There can be a complete shift from fossil fuels to renewable sources of energy and it is happening. Several civil society groups around the world are joining arms to pressure corporations and oil companies to keep their hands off fossil fuels. So far this month, there have been 20 escalating actions involving over 30,000 people in 6 continents. Their targets are coal fields, sand mines, corporations and banks to pressurize them into keeping their hands of fossil fuels.

It is beyond Africa

To highlight a few, in the Niger Delta actions were held in iconic locations. The action at Ogoniland demanded an urgent clean-up of decades old oil spills and underscore how it is possible for citizens to resist the power of the oil corporations, and keep their oil in the ground where it belongs. Another action was on the Atlantic coast, where Exxon’s offshore wells frequently leak, and impact fisheries and harm coastline communities’ livelihoods.

In Constitutional Hill, South Africa a speak out session brought together drought-affected communities and farmers from around South Africa after which they took to the streets in a bread march. Elsewhere in Johannesburg, a peaceful action was organized by break Free South Africa to demand response from the controversial Gupta family and their attempts to stifle voices speaking up against them.

Newcastle Coal Port, the world’s largest coal port was shut down for a day following protests from more than 2,000 people. While some blocked the harbor entrance, others blocked the critical railway crossing dressed as angels. In Lakewood Colorado, USA hundreds of people disrupted an auction selling off thousands of acres of public land for oil and gas drilling.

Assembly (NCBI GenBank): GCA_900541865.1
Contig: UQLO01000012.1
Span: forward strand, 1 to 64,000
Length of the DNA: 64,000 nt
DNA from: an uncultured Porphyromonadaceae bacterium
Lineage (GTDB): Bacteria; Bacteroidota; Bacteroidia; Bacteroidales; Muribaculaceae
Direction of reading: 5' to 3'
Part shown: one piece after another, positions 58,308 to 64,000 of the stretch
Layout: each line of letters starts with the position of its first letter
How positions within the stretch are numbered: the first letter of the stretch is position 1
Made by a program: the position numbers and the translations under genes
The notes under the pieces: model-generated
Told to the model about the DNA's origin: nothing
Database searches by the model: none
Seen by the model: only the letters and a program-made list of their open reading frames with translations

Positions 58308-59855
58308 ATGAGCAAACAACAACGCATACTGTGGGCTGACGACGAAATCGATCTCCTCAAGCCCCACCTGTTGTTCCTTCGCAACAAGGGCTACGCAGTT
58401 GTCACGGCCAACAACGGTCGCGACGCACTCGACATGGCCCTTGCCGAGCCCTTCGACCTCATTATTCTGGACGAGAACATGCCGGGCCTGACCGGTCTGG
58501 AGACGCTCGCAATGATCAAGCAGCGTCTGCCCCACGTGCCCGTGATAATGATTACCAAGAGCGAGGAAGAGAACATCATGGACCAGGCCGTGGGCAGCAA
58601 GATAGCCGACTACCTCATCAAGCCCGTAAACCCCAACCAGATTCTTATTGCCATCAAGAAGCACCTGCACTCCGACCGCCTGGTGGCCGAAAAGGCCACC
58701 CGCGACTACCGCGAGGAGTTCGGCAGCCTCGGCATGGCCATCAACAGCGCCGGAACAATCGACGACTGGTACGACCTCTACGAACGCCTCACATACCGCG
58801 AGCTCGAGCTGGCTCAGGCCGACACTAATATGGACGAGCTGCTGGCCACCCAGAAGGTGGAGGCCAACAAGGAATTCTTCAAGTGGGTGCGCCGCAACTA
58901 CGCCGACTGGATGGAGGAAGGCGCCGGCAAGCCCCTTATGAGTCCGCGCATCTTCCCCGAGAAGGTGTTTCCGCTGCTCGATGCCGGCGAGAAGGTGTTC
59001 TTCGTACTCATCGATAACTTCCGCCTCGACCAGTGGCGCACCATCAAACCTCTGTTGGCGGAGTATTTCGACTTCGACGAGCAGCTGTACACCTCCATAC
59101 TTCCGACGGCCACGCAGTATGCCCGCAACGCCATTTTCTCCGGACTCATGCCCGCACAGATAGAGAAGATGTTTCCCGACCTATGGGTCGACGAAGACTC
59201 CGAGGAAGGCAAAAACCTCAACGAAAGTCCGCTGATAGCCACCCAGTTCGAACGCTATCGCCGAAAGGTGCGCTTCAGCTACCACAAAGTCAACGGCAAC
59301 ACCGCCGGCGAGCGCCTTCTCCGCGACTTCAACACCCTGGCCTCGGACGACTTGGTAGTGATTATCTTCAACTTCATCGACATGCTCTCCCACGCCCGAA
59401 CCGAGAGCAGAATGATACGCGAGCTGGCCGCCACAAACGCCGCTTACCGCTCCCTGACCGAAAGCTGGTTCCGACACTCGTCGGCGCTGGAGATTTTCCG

Youth in Kenya leading the way

Kenya is keen to be part of these actions too. Speaking on the interference of oil corporations in climate talks, Mr. Willice Onyango an official of International Youth Council says “Thanks to interference from big polluters, the Paris Agreement doesn’t go far enough to prevent the worst effects of climate change here in Kenya. We – the people, urge our government leaders to take action in Bonn, Germany to eliminate the primary obstacle to more ambitious and aggressive action by showing big polluters the door.”

This was ahead of a conference held by the same group on 19th May 2016 that has invited the Kenyan civil society to rally and demand that delegates to the UN climate treaty take decisive action to address the interference by fossil fuels industry on climate policy. Interesting discussions emerged from this conference. Communities at the centre-stage of climate change impacts and establishing population climate linkages at research level should be achieved.

It was an event on fossil fuel industry capture of climate policy and what we can do about it. Also present findings of the report entitled “Fueling the Fire” detailing the big corporations that bankrolled COP21 in Paris and call on a global investigation into the corporate capture of THE UNFCCC.

These events are part of a rapidly growing movement of people demanding that big polluters are removed from the climate policy making process. To date more than 570,000 people have joined the call, which was launched in May of 2015.